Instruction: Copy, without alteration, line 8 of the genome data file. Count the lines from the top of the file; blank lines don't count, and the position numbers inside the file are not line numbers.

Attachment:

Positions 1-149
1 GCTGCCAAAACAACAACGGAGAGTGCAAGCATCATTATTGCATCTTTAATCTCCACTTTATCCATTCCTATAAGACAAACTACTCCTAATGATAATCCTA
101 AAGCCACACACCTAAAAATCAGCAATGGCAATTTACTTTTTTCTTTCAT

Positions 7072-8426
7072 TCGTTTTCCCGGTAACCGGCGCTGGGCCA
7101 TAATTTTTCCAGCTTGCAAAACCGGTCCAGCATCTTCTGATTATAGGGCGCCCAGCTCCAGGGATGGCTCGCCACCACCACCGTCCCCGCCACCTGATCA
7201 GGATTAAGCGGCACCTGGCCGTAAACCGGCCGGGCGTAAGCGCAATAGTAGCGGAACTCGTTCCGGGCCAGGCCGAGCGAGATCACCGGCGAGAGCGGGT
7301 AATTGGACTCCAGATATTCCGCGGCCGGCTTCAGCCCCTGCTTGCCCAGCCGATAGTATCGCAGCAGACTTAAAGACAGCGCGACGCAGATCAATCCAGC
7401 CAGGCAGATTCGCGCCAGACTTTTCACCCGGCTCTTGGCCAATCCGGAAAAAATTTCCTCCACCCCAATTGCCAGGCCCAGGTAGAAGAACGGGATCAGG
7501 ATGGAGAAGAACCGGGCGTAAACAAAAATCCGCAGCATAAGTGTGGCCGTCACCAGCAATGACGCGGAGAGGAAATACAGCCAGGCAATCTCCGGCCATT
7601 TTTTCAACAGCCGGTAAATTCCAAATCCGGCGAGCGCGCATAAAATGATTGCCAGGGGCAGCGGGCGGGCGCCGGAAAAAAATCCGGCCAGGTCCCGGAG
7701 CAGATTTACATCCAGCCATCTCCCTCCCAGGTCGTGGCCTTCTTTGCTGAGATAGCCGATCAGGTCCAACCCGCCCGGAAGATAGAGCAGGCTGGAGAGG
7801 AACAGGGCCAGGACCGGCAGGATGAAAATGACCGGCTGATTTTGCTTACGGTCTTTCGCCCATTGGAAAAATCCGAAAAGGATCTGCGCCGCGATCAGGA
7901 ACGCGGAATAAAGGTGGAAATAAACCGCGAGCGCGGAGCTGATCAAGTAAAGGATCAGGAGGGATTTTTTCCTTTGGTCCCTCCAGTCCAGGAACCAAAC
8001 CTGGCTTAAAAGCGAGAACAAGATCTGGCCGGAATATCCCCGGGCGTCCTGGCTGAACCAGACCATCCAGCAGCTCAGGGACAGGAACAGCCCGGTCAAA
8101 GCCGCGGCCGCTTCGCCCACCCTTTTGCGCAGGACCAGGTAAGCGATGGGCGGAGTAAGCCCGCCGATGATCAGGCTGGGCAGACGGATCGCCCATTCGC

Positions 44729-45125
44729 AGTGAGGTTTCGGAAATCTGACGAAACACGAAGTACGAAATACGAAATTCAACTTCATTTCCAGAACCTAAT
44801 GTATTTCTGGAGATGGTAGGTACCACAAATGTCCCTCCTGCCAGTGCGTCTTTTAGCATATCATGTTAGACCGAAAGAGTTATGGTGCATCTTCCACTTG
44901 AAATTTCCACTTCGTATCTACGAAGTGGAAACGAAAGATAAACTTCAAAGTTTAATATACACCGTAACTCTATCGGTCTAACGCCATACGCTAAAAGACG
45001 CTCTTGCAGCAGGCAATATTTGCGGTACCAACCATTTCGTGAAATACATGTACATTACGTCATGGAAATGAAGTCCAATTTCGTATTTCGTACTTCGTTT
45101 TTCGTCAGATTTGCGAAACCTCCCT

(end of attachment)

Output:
7301 AATTGGACTCCAGATATTCCGCGGCCGGCTTCAGCCCCTGCTTGCCCAGCCGATAGTATCGCAGCAGACTTAAAGACAGCGCGACGCAGATCAATCCAGC